Skógar and Skogafoss — 63.5268° N, 19.5002° W
Skógar is a very small town along route 1 (like, population 25 small) that sits in between a powder black mountain that towers over everything, and rolling green hills. Running through the town is a river that leads to, believe it or not, another amazing waterfall, Skogafoss. At almost 50 ft wide, the waterfall is among the biggest in the country. According to folklore, one of the first Viking settlers hid some treasure behind a cave in the waterfall. We could not confirm this, though... I was afraid of drowning. If you’re like me and don’t want to hunt for the gold, alongside the waterfall there are stairs that lead to the top. It is a lot of stairs, but the view is well worth it. Apparently, there’s also a great hike up there, but I wasn’t feeling well (boooo), so we opted out of the trail. While you’re in Skógar, make sure to stop by the museums. One ticket grants you access to all of them and you can learn a lot about Iceland’s history, from how it was established to their automotive and communication journey.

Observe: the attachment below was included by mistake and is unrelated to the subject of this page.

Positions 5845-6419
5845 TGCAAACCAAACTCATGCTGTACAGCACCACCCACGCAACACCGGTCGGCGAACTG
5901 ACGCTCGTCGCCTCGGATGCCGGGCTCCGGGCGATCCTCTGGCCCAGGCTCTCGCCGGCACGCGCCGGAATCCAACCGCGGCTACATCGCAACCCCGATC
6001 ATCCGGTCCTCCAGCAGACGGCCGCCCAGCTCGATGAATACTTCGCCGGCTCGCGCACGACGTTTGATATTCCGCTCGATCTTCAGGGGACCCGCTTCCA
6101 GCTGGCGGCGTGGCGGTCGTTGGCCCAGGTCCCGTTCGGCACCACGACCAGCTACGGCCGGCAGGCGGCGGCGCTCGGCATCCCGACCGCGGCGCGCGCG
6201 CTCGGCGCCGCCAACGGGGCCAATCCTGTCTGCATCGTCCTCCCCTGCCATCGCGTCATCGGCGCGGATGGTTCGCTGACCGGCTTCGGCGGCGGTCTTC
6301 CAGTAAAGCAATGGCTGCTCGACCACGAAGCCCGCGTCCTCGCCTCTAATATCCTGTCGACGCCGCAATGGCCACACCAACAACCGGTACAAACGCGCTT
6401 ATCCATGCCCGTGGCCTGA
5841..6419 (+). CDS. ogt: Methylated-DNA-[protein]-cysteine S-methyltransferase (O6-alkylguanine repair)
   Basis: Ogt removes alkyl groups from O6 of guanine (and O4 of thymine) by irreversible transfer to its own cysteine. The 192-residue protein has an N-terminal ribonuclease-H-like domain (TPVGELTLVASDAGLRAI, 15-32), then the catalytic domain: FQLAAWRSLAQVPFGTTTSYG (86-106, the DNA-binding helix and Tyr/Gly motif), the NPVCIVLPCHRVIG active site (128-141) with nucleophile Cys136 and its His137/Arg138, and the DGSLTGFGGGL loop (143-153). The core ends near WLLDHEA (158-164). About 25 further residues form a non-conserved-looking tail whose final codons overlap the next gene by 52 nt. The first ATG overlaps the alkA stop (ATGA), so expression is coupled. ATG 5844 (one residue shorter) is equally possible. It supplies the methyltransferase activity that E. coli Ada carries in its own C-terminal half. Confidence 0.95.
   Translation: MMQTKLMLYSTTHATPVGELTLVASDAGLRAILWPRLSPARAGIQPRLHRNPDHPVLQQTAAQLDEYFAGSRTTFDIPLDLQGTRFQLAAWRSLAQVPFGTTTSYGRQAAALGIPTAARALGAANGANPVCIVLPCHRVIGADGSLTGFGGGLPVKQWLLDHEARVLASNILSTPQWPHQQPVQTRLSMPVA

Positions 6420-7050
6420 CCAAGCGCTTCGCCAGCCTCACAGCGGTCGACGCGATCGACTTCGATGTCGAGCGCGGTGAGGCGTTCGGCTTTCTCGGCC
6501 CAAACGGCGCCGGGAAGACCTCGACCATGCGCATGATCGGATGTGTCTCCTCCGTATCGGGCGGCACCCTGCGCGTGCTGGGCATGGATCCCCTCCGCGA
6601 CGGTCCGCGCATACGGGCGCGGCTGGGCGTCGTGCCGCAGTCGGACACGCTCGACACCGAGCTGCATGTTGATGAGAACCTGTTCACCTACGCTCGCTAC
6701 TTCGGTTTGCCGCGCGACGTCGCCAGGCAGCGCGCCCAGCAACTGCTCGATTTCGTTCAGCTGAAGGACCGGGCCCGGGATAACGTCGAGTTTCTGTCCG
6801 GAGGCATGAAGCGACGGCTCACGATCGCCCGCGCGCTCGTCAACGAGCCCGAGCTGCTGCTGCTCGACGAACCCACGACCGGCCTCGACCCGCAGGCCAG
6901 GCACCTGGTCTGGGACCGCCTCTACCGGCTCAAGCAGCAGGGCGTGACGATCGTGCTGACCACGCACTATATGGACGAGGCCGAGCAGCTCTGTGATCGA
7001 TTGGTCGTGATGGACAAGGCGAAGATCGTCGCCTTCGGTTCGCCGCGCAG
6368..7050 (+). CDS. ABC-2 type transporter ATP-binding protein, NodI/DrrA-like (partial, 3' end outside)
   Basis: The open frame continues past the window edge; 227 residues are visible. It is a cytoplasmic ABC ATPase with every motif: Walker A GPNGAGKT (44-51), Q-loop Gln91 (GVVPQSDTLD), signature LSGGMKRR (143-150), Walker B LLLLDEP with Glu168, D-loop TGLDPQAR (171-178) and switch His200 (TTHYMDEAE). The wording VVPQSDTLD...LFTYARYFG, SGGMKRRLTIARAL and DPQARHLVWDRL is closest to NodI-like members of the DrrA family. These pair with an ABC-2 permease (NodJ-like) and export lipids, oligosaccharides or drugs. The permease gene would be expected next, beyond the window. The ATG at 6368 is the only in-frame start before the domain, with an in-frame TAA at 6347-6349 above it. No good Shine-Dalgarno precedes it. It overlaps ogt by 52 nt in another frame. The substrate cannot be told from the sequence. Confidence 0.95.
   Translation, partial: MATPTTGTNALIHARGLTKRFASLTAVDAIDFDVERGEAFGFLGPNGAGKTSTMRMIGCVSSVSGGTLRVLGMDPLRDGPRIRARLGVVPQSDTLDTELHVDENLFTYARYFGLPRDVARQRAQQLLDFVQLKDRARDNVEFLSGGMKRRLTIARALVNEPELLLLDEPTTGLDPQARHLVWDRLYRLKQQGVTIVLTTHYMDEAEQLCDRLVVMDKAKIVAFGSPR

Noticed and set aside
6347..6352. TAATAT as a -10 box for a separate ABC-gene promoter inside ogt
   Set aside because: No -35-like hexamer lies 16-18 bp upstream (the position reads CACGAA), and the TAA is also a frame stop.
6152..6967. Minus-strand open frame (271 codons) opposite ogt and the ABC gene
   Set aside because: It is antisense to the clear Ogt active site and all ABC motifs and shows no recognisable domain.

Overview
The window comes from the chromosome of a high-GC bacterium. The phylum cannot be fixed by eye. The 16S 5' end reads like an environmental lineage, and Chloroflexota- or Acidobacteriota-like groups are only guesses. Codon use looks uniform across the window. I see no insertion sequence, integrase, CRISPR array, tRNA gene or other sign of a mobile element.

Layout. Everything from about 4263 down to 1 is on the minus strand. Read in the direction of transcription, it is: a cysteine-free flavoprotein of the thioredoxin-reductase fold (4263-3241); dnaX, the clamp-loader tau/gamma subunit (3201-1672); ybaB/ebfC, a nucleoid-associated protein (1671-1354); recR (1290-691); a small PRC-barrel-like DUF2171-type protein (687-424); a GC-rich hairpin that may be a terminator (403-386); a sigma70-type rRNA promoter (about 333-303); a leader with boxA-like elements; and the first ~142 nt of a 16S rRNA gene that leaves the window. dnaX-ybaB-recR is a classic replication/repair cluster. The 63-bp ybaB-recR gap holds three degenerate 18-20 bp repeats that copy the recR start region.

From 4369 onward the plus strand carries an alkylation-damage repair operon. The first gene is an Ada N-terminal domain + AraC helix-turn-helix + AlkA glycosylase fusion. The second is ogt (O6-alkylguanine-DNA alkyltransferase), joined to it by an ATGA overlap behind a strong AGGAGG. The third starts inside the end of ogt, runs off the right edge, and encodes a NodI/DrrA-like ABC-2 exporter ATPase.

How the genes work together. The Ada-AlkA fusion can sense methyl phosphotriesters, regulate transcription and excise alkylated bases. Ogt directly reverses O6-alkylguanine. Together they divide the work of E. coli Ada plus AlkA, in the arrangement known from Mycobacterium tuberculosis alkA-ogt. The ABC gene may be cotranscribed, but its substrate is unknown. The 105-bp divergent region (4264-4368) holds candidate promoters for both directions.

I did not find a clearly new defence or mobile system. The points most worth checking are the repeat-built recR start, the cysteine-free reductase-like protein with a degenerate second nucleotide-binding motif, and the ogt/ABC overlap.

We stayed at Hotel Skógar. Other than what I think was one or two other hotels, there aren’t many other options in town. This seemed like the cooler hotel of the bunch. The rooms were decent, albeit they did have thin walls that let it a lot of the surrounding sounds. Outside of a view of the corner of Skogafoss, I wouldn’t say there was anything special about it. The hotel is also the only place for dinner in town. And like a lot of Iceland, the food, and the beer selection was pretty good. We each had a dish with ingredients sourced from nearby towns. The view is worth noting, too. With a 180º view of the town, it’s probably the best view in the whole hotel. If you’re searching for a place to eat in the South Coast of Iceland, this is your spot!
Reynisfjara (Black Sand Beach)